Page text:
Foss: Early voting a welcome reform

Dan Perrin of Niskayuna electronically signs in on the first day of early voting in New York state.
Dan Perrin of Niskayuna electronically signs in on the first day of early voting in New York state.

I’ve always supported early voting, and I was happy to see the state finally permit New Yorkers to vote before Election Day.

What I was less sure of was how voters would respond to this long-overdue voting reform. 

Did they know what it was? Did they understand how it worked? If they did know what it was and understand how it worked, would they take advantage of it?

Early voting ended on Sunday, and the answer to all three questions appears to be a resounding yes.

Statewide, turnout was 1.9 percent over the nine-day early voting period, which might not seem all that impressive. 

But when you dig into the data released by the state Board of Elections, early voting starts to look a lot more robust. 

Seventy-six percent of the 256,251 voters who cast their ballots early reside outside of New York City, and the county-by-county numbers suggest that turnout was stronger upstate. 

In Schenectady County, 2991 people voted early. In Saratoga County, 3,030 

In Fulton County, 317 voted early, 253 voted early in Montgomery County and 418 voted early in Schoharie County. Over 5,300 people voted early in Albany County.

These numbers are not huge, but they’re much bigger than I expected — a positive sign for those of us who worried that approximately zero people would choose to vote early.

And while we don’t know how many people will vote today, past election results suggest that ballots cast early will likely comprise a small but significant percentage of the final vote total.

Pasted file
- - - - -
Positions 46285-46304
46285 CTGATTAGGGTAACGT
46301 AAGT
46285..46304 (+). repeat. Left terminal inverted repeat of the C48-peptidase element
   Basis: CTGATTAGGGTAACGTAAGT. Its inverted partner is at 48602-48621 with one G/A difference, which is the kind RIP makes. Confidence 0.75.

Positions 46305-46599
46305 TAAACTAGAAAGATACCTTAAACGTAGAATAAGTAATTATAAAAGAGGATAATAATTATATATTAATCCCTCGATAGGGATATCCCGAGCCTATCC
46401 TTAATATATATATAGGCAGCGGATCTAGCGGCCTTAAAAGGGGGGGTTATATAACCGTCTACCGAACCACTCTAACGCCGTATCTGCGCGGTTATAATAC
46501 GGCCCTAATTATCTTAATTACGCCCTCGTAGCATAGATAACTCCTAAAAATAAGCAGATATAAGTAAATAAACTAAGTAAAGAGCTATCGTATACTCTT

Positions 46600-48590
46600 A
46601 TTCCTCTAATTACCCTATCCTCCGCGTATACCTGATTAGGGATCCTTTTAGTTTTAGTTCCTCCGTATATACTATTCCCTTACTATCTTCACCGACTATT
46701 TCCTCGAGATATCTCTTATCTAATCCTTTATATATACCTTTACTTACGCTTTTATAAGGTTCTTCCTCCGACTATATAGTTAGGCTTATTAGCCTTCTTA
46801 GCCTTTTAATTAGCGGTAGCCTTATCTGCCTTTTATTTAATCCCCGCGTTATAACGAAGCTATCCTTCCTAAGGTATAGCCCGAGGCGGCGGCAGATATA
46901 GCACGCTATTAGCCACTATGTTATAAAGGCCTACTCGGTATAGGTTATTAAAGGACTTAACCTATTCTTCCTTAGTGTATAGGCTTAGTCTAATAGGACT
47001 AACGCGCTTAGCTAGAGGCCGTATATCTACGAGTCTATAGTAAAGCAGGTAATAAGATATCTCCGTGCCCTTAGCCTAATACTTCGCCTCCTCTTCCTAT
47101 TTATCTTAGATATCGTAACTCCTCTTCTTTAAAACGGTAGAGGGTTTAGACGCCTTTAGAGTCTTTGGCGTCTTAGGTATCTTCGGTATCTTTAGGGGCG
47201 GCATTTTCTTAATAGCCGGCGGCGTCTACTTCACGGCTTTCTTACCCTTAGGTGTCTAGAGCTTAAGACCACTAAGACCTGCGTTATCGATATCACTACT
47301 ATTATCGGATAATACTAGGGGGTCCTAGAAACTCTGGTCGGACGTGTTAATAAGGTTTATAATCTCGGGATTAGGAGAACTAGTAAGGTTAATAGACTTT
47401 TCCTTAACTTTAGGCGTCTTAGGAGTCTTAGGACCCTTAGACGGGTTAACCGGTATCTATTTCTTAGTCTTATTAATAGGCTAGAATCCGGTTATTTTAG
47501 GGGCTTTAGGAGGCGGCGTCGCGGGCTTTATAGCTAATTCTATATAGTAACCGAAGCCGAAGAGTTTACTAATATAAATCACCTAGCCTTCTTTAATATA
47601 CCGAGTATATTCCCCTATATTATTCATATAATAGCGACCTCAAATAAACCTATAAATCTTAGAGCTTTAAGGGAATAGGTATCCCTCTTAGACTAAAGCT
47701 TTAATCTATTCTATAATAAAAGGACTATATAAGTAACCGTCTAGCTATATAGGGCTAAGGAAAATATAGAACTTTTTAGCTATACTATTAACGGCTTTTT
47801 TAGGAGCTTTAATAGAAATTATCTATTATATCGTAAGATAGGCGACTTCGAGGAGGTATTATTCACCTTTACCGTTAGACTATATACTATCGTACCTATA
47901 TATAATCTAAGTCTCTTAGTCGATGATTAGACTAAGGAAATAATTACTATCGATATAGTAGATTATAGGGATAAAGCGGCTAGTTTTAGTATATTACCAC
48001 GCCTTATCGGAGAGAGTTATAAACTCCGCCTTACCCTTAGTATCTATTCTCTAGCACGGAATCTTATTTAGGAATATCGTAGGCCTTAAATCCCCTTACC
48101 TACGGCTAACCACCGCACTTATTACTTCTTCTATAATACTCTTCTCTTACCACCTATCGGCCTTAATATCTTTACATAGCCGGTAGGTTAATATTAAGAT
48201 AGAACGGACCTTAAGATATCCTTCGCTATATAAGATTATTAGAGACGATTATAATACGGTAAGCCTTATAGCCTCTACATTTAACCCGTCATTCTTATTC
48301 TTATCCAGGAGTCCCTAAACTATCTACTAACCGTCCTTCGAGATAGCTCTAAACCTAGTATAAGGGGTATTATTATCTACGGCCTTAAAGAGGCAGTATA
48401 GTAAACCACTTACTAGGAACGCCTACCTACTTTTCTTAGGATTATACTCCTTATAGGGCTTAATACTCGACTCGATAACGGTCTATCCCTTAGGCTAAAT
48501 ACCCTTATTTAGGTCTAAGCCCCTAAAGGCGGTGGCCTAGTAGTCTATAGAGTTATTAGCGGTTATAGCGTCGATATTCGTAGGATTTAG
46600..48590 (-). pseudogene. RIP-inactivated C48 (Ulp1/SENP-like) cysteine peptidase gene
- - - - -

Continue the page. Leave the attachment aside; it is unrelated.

For instance: If turnout in Schenectady County matches the turnout in the local election of 2017, when 34,749 people voted, approximately 8 percent of ballots will have been cast early. 

That’s pretty good, especially when you consider that this year is New York’s first year of early voting. And it’s also a local election year, when turnout typically ranges from dismal to “meh.” 

A better test of the popularity of early voting will be the 2020 presidential election, when turnout and interest are high. 

That said, this year’s taste of early voting indicates that voters were eager to take advantage of this new reform, which bodes will for the future. 

Advocates for voting reform have long argued that making it easier and more convenient to vote will boost turnout. 

If early voting succeeds in getting more New Yorkers to exercise their right to vote, it will be a great success — a welcome change to a system sorely in need of it.  

I didn’t vote early. 

But I heard good reports from those who did, and I might do it in the future. 

If nothing else, I like having the option. 

And I suspect most voters agree. 

Reach Sara Foss at [email protected]. Opinions expressed here are her own and not necessarily the newspaper’s.      




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